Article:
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Keywords:

  • syringohydromyelia;
  • cerebellar tonsil herniation;
  • dural graft;
  • Cavalier King Charles Spaniels;
  • dogs

Objective— To evaluate retrospectively the efficacy of the suboccipital craniectomy and dorsal laminectomy of C1 with durotomy and placement of a dural graft for treatment of syringohydromyelia (SHM) because of cerebellar tonsil herniation in Cavalier King Charles spaniels (CKCS). This technique is used with great success in human medicine.

Study Design— Four CKCS diagnosed by Magnetic resonance imaging (MRI) of SHM because of cerebellar tonsil herniation and not responsive to medical therapy underwent a suboccipital craniectomy and dorsal laminectomy of C1 (2 dogs) and of C1 and partial C2 (2 dogs) with durotomy and placement of a dural graft. Three dogs were evaluated neurologically 24 hours, 1 month, and 3 months postoperatively and evaluations were compared with preoperative neurological examination. Repeat MRI took place 3 months postoperatively.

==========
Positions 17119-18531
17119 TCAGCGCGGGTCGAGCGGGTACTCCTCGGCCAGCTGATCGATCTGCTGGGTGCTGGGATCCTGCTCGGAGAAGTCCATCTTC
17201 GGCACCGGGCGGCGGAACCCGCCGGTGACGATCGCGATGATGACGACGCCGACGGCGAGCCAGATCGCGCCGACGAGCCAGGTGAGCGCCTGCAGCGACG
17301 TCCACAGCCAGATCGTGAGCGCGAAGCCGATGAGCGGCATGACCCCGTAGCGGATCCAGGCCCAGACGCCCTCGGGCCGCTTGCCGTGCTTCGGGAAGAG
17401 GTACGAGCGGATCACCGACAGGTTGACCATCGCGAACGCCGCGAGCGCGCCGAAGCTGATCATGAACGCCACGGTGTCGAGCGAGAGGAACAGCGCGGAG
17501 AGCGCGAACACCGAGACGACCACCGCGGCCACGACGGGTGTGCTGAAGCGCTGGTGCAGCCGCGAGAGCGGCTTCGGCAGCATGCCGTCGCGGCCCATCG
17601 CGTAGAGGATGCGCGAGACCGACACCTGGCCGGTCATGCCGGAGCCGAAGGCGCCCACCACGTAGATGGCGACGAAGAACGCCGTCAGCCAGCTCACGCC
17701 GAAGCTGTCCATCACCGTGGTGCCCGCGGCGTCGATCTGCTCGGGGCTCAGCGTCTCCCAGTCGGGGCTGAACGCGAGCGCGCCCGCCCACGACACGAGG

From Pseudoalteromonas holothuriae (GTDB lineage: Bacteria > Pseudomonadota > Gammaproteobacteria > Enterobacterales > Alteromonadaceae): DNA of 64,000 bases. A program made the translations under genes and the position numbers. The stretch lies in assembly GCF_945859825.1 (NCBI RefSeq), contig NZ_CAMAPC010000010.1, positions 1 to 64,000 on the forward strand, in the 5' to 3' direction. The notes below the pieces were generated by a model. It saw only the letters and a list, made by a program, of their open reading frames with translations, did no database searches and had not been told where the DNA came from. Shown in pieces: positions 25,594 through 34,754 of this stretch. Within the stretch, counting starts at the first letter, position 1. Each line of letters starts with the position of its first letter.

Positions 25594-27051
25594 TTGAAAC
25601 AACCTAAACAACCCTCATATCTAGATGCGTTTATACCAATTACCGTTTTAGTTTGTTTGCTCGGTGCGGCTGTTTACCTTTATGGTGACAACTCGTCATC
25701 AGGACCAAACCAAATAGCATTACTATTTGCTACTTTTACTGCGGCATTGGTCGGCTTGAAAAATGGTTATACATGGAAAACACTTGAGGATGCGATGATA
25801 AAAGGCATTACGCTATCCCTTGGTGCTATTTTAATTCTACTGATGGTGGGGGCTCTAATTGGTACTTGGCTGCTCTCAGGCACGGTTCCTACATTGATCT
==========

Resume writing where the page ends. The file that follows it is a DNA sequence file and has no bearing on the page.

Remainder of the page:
Results—

Neurological examinations showed neither improvement nor progression of clinical signs 3 months postoperatively. MRI showed no regression of syrinx size 3 months postoperatively.

Conclusion— Improvement was not seen. Given the progressive nature of the disorder, evaluation over a longer period of time is necessary to detect if progression has stopped. Some modification to the surgical technique is needed to accomplish the same results as in human medicine. A study of a larger population is needed to attain more reliable information.

Clinical Relevance— Suboccipital craniectomy and dorsal laminectomy of C1 with durotomy and placement of a dural graft is a feasible technique in CKCS, but needs some modification to accomplish the same results as in human medicine.